Capacitybuilders and Futurebuilders 'a waste of money', MPs told

Labour MP Don Touhig challenges witnesses at Public Accounts Committee hearing into infrastructure quangos

A Labour MP has suggested that the voluntary sector would be better off if the Government had spent the £446m it has channelled through Capacitybuilders and Futurebuilders directly on front-line charities instead.

Don Touhig, who represents Islwyn in Gwent, south Wales, spoke out during an evidence hearing yesterday by the Public Accounts Committee into the Government's attempts to strengthen the voluntary sector over the past six years.

The hearing was called after the publication in February of the National Audit Office report Building the Capacity of the Third Sector, which said the Government's attempts to strengthen the sector's infrastructure through the ChangeUp and Futurebuilders programmes had had some positive effects but had failed so far to demonstrate value for money.

Touhig said he could not understand why the funding trail for ChangeUp, which has been managed by the non-departmental public body Capacitybuilders since 2006, was so complex.

ChangeUp money flows from Parliament to the Office of the Third Sector to Capacitybuilders and finally to local consortia, which then advise charities on issues such as IT and accounting.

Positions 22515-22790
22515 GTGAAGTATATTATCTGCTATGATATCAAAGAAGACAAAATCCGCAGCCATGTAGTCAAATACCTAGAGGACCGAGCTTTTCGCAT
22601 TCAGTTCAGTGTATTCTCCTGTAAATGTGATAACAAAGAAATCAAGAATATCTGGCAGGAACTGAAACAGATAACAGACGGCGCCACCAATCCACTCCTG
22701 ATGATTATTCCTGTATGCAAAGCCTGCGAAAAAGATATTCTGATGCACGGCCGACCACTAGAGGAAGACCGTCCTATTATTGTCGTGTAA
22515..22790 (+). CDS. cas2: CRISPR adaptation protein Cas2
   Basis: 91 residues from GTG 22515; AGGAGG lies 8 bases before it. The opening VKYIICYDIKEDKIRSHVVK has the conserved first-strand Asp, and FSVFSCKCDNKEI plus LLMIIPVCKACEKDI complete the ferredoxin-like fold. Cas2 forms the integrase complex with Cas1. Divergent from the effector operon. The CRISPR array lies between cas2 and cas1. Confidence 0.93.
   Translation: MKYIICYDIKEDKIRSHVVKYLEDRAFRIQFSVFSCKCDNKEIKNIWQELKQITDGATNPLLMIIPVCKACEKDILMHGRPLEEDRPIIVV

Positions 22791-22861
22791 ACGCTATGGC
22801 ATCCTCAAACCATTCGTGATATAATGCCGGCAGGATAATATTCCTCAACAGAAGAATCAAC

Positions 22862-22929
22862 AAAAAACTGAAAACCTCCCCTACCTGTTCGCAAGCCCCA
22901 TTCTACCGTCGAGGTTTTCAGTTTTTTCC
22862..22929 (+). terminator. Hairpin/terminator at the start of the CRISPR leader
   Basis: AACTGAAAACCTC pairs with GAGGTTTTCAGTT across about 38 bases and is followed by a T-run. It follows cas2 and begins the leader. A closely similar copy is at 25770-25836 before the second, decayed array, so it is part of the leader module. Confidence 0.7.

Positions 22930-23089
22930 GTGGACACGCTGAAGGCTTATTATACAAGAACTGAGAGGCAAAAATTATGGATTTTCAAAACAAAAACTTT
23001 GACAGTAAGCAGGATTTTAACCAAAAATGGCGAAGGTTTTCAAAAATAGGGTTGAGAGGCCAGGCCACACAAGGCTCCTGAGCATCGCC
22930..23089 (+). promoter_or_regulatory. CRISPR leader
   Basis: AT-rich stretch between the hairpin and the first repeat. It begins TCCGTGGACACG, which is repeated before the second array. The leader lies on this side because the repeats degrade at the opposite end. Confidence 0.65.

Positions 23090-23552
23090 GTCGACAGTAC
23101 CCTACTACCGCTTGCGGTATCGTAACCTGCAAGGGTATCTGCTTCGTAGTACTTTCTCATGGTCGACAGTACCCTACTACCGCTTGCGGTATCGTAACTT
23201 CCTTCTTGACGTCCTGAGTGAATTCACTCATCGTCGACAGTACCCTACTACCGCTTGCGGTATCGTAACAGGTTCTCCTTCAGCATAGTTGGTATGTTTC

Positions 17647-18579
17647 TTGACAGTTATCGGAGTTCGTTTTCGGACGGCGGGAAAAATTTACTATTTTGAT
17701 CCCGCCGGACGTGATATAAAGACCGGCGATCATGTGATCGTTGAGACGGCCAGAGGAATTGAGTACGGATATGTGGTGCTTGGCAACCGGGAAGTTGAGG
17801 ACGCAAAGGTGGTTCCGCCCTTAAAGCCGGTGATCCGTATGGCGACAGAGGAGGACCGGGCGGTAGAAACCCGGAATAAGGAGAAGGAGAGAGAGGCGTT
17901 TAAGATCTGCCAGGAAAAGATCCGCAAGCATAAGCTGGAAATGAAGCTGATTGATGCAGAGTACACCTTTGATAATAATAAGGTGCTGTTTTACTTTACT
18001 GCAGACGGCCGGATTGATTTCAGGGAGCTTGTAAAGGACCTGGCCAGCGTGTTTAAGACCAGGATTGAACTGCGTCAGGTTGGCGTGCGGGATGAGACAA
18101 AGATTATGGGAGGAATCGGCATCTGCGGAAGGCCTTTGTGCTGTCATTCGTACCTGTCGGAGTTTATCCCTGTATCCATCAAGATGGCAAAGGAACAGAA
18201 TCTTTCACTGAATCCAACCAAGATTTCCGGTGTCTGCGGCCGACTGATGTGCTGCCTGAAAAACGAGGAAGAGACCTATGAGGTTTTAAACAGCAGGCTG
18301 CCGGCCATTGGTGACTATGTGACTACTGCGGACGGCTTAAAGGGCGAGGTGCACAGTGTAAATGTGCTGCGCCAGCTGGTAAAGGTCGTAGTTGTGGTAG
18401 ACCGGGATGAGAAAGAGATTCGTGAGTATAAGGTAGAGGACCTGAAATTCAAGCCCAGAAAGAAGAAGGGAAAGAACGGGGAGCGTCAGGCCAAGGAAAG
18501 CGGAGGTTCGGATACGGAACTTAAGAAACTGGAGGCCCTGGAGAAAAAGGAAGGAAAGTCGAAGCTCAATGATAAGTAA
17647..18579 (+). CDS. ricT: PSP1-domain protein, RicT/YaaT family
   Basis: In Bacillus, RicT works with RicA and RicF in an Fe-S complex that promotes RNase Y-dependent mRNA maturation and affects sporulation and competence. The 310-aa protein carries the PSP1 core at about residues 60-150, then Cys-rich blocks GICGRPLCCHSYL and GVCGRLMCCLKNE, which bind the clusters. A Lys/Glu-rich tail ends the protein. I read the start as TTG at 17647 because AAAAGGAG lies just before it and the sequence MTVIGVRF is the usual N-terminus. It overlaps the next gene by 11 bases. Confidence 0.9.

"This structure could have come from an episode of Yes Minister," said Touhig. "Millions of pounds are being spent and voluntary organisations are getting advice.

"Well I'll give them advice. They can come to my surgery and I won't charge them anything.

"Isn't this just another series of quangos wasting public money when front-line services actually need it?"

Campbell Robb, director general of the Office of the Third Sector, said distributing funds directly to charities would have limited impact because there were 200,000 charities and 500,000 voluntary organisations. "The amount of money they would get would be small," said Robb.

He added that the OTS already awarded money directly to charities through its Grassroots Grants programme.

Robb, along with Matt Leach, chief executive of Capacitybuilders, and Jonathan Lewis, chief executive of Futurebuilders, had been summoned to answer questions by the committee, which consists of a panel of 15 MPs chaired by Conservative MP Edward Leigh.

When the NAO report was published, Leigh said both ChangeUp and Futurebuilders had suffered from "administrative failures" and the financial administration of ChangeUp was "a mess".

He said yesterday that the NAO report was a matter of great concern. "I expect a lot of taxpayers' money has been wasted," he said.

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